When People Praise You, Beware of These Things

(Ibn Ata’s Words of Wisdom: Part 22)

“When people praise you for what they assume about you, blame yourself for what you certainly know about yourself.

The most ignorant is the one who denies what he really knows about himself and believes what others assume about him.”

While journeying to Allah, you will face a great challenge, which is the challenge of praise.

When people praise you for what you are trying to do of the good things or what they think you are trying to do, and what they think you are… That praise is a serious danger and something that could compromise your journey to Allah.

A man was praised in front of Prophet Muhammad (peace be upon him) in like great terms and so forth. So he told his companions:

You cut the neck of your friend. (You harmed your friend more than benefiting him by praising him).

Prophet Muhammad (peace be upon him) said:

When you praise someone you should say, ‘I think that he is so and so, or such and such, not that you are certain that he is so and so, such and such. You should say ‘Allah knows best’. I cannot sanctify anyone before Allah.’

That is the right way of praising people. When you praise somebody say: “Well I think that person is good and Allah knows best.”

People’s praise could be very dangerous because they could affect your intention. If your intention is to be praised and liked and so forth, then this would impact your niyyah (intend) when you do something good. And perhaps when people start to praise you, you stop doing what is good because you got your praise. And that is going to be dangerous.

People praise you based on assumptions; they praise me because they think that I have this and that quality. But in this case, I should look into myself and blame myself for the shortcomings I have. That is the way to advance in the way of Allah.

Look At Your Faults

When people praise you, look at your faults that you know for sure. The sheikh here is saying: ‘They praise you because they assume something about you, but you don’t think anything about yourself, you know yourself very well. Therefore you have to blame yourself for your faults.’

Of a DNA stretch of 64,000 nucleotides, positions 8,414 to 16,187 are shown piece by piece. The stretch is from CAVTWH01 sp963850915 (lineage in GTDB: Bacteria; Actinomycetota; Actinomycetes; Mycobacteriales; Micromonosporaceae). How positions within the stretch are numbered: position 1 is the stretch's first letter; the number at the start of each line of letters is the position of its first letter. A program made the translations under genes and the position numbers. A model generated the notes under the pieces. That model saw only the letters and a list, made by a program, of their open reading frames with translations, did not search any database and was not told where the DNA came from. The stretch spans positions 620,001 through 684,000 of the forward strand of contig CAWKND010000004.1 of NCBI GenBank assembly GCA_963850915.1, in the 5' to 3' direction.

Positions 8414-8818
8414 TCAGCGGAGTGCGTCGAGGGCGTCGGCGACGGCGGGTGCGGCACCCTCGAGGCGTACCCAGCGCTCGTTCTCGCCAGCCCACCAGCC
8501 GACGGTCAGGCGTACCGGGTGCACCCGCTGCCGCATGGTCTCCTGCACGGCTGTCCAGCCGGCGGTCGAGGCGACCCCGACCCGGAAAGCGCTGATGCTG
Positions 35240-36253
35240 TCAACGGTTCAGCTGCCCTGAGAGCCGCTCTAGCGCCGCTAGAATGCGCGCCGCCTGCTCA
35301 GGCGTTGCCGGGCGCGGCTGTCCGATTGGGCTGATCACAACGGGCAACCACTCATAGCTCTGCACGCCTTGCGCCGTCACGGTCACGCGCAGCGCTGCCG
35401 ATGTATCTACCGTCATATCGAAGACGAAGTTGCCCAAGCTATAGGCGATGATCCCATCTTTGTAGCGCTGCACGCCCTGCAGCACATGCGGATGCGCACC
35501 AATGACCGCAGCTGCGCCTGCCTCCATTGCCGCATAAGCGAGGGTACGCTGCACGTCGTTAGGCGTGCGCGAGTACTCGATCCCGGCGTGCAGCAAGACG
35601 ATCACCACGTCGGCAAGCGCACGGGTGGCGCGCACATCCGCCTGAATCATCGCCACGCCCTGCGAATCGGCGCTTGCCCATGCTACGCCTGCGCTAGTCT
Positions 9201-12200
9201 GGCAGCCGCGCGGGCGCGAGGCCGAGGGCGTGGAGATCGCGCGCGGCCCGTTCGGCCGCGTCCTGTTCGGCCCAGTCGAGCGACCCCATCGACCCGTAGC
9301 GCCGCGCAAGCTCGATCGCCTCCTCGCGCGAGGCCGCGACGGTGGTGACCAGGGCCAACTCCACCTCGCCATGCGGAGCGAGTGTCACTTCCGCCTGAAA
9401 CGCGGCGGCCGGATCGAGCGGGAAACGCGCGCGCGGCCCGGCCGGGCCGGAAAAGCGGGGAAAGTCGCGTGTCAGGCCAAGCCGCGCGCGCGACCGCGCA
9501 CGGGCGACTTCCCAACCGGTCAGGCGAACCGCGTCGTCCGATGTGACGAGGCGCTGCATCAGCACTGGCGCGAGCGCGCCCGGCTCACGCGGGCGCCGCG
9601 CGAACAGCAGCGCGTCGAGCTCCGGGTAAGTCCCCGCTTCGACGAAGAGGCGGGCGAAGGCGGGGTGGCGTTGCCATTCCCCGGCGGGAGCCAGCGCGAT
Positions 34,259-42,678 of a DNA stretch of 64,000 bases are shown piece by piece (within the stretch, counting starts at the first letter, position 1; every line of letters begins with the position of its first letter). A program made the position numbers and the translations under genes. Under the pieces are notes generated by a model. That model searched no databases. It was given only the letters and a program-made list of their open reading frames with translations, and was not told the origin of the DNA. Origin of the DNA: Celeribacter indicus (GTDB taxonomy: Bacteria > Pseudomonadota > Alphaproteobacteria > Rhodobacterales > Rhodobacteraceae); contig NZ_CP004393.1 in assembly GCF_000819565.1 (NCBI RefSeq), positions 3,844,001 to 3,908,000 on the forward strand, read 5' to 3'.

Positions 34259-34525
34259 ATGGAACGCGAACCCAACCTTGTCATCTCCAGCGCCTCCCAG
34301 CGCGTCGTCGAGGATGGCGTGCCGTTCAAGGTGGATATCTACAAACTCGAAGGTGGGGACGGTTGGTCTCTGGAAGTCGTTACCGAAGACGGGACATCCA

Abu Bakr, may Allah be pleased with him, used to do something very interesting when people praised him. He would say:

“Oh Allah! Don’t take me to task for what they say and make me better from what they think of me; and forgive me for the sins that they are unaware of that I do.”

And he would feel in danger when people praise him even though he was siddiq (one of the highest ranks of belief), but he wouldn’t accept that praise; he would turn to himself and turn to Allah and say, ‘forgive me for what they don’t know and make me better perhaps than what they think.’

This is something that you need to deal with and to reflect when people praise you.

The Positive Side of Praise

On the other hand, when people praise you, you should also take this as good news. It’s a balance, here, because Allah says in the Quran:

For them are good tidings in the worldly life and in the Hereafter. No change is there in the words of Allah. That is what is the great attainment. (Quran 10:64)

So there is a concept, as well, that is called Bushra, or the glad tidings, or the good news.

When somebody gives you good news that we think that you’re doing something good, may Allah bless you… etc., you should also take this in a positive way, not only the negative way.

And the positive way is to ask Allah for this to be true, and to consider people’s praise to be glad tidings.

We ask Allah to give us those glad tidings in this life and in the hereafter.

A Journey to God (Folder)


About Dr. Jasser Auda
Jasser Auda is a Professor and Al-Shatibi Chair of Maqasid Studies at the International Peace College South Africa, the Executive Director of the Maqasid Institute, a global think tank based in London, and a Visiting Professor of Islamic Law at Carleton University in Canada. He is a Founding and Board Member of the International Union of Muslim Scholars, Member of the European Council for Fatwa and Research, Fellow of the Islamic Fiqh Academy of India, and General Secretary of Yaqazat Feker, a popular youth organization in Egypt. He has a PhD in the philosophy of Islamic law from University of Wales in the UK, and a PhD in systems analysis from University of Waterloo in Canada. Early in his life, he memorized the Quran and studied Fiqh, Usul and Hadith in the halaqas of Al-Azhar Mosque in Cairo. He previously worked as: Founding Director of the Maqasid Center in the Philosophy of Islamic Law in London; Founding Deputy Director of the Center for Islamic Ethics in Doha; professor at the University of Waterloo in Canada, Alexandria University in Egypt, Islamic University of Novi Pazar in Sanjaq, Qatar Faculty of Islamic Studies, and the American University of Sharjah. He lectured and trained on Islam, its law, spirituality and ethics in dozens of other universities and organizations around the world. He wrote 25 books in Arabic and English, some of which were translated to 25 languages.